Jan – Apr 2021 (Part 1)
(This term's entry separated into 2 parts due to character limits)
Term 2 was a true test of my time management skills, as on top of gearing up for the final exams of my degree I was also applying to internships and postgraduate courses, planning Society events for the BioSoc, and also launching my self-founded Society – the brand new Warwick Knitting and Crochet Society!
Knitting has always been one of my favourite hobbies for years. In the past two years of my time at Warwick, I frequently saw online talk about starting a KnitSoc and signed their interest forms, however perhaps due to not having enough student numbers they were not launched. Now in my third year, I decided to take the plunge and try my luck with collecting sufficient signatures of interest, writing up a proposal, and pitching it to the Societies’ Committee of the Students’ Union.
I was overjoyed when I heard back from the SU that KnitSoc was approved, and set off asking around for other students to join the pioneering executive committee of the Society.
The main goals I wished to achieve with founding this Society were to:
1) Provide a community for total beginners to advanced members to hone their craft, virtually socialise during lockdown and pursue a hobby that is calming, fulfilling and a great way to de-stress.
2) Teach knitting/crochet as a fun and creative skill through educational sessions and mentoring.
3) Support vulnerable persons through volunteering projects such as donations of useful items to homeless shelters or “preemies,” and charity auctions of handmade items.
To give us the best chance of success of fulfilling these goals, I created specialised roles such as Education Officers and a Charities Officer, on top of the usual roles such as Social Secretaries and a Treasurer.
While advertising the Society virtually through social media, I was initially worried that there again wouldn’t be sufficient interest for what I assumed was a niche hobby, especially for the average university age group. However I was pleasantly surprised as I received an overwhelming response of people asking to join the Committee and the Society in general! As such, our Society was able to start off with a strong Exec of 13, and over 80+ members joined our chat group within a matter of weeks.
In order to give members a way to socialise over lockdown, we planned casual weekly sessions every Friday evening for people to just get together on a video call and talk about our projects, troubleshoot difficult pieces or just chat about how the week had gone. I am very proud to announce that our first ever session was a great success with almost 30 attendees! I continued to host these sessions throughout the 10 weeks of term, and even received heartwarming feedback that people looked forward to our sessions to end off their week of school work. Our Society group chat was also incredibly active with members sharing their work or recommendations for tools and patterns. So far, my only regret is not applying to start this Society earlier, as I won’t be able to dedicate as much time to it after graduating!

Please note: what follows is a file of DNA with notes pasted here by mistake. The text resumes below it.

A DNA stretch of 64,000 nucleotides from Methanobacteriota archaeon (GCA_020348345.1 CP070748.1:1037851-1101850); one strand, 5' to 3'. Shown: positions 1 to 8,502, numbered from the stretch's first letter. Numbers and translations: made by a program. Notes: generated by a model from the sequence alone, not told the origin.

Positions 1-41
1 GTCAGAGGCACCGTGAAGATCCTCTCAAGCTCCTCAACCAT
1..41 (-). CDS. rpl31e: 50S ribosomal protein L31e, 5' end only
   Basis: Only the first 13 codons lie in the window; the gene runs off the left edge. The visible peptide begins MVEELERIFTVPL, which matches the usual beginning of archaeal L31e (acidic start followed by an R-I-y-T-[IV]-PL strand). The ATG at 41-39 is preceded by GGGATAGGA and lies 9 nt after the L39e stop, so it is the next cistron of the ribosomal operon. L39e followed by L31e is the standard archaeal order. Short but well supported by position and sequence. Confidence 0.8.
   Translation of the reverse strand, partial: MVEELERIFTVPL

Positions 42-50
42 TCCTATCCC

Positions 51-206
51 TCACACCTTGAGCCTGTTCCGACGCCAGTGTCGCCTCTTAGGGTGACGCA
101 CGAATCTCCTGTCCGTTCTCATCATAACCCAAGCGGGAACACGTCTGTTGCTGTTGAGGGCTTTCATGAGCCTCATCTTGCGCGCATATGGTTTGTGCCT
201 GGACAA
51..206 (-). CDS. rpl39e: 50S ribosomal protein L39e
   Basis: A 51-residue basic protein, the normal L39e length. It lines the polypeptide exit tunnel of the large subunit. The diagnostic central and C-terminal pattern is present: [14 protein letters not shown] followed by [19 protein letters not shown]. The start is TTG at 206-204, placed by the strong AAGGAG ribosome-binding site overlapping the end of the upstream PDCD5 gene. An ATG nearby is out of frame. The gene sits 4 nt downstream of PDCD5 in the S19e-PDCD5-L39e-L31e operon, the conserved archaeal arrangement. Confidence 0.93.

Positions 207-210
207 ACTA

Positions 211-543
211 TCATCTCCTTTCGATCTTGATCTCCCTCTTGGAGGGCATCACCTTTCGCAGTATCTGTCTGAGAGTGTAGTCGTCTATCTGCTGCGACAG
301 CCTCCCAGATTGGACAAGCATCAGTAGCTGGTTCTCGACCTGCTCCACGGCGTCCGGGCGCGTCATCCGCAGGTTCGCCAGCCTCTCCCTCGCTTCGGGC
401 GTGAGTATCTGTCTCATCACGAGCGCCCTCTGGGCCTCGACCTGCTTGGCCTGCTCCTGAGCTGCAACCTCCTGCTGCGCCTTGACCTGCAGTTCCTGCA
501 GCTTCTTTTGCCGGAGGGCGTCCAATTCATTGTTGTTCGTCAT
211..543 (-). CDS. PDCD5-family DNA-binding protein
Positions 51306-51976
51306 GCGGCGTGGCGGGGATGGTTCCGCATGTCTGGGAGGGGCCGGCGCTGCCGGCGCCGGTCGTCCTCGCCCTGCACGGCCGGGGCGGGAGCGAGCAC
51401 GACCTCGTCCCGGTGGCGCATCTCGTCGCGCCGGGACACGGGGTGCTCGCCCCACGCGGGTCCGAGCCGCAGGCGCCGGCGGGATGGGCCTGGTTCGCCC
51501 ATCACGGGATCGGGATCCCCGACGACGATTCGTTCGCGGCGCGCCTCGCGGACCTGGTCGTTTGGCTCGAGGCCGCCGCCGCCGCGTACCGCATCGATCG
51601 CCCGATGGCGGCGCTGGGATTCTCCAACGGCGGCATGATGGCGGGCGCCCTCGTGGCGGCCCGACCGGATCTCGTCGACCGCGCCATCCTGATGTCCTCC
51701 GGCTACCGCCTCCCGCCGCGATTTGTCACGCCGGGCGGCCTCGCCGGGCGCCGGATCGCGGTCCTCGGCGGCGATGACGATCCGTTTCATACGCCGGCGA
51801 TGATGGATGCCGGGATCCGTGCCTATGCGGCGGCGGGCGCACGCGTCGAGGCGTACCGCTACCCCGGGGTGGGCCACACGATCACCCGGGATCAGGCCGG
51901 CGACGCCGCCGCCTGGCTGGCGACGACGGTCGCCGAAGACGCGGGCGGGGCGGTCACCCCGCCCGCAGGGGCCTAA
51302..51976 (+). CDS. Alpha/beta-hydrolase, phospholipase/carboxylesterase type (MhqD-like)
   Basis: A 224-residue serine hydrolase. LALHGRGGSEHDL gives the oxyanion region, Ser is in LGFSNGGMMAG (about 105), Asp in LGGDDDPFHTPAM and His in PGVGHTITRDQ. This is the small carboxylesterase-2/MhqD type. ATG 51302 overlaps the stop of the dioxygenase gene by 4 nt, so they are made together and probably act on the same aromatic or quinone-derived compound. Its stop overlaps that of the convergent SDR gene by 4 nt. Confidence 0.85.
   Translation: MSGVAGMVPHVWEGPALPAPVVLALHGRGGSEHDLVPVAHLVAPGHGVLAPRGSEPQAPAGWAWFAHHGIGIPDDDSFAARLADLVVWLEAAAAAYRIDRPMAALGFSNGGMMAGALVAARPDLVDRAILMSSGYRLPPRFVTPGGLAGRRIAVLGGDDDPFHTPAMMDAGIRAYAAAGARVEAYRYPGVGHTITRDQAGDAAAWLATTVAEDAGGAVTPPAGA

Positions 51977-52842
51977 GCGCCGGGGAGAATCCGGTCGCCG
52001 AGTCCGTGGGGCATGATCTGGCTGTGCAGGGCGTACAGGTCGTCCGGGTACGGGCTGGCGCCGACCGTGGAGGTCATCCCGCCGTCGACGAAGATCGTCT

A couple of pieces I completed over the course of the term:
On the academic side, I was wrapping up one of my favourite modules, Navigating Psychopathology which is taught by Warwick’s Institute of Advanced Teaching and Learning (IATL). I am incredibly grateful for the opportunity this year to take modules outside of my home Department, as this class allowed me to experience the learning of other subjects (ranging from psychology and neuroscience to film and literature) with classmates from many other Departments.
We were also given great flexibility in our final assessment – a reflective essay compiling the 10 weeks of learning/discussion as well as a final essay on a topic of our choice. I chose to explore the DSM-based system of diagnosing mental disorders, writing about the increasing evidence against using it for the diagnosis of psychiatric conditions.
This included an overview of its rather chequered past, to the harmful consequences to Medicine of dependence on a rigidly categorised form of diagnosis. I then analysed the sociocultural changes towards mental health and psychiatry, especially as a consequence of changes to the manual over its editions – for example, the decision made by its editorial committee to change the maximum age of ADHD diagnosis criteria.
Despite this, I made sure to weigh the benefits of having such a manual, such as for the purposes of administration, legislation and medical record-keeping for patients.
The research and thinking that I carried out for this essay was a period of great learning and introspection, as it allowed me to consider how my degree/field of Biology is applied in the “real world.”
Overall, undertaking this module gave me an increased appreciation of interdisciplinarity across seemingly unconnected subjects, and also opened my eyes to my great interest in this field as a potential pathway for integrating scientific and humanistic research.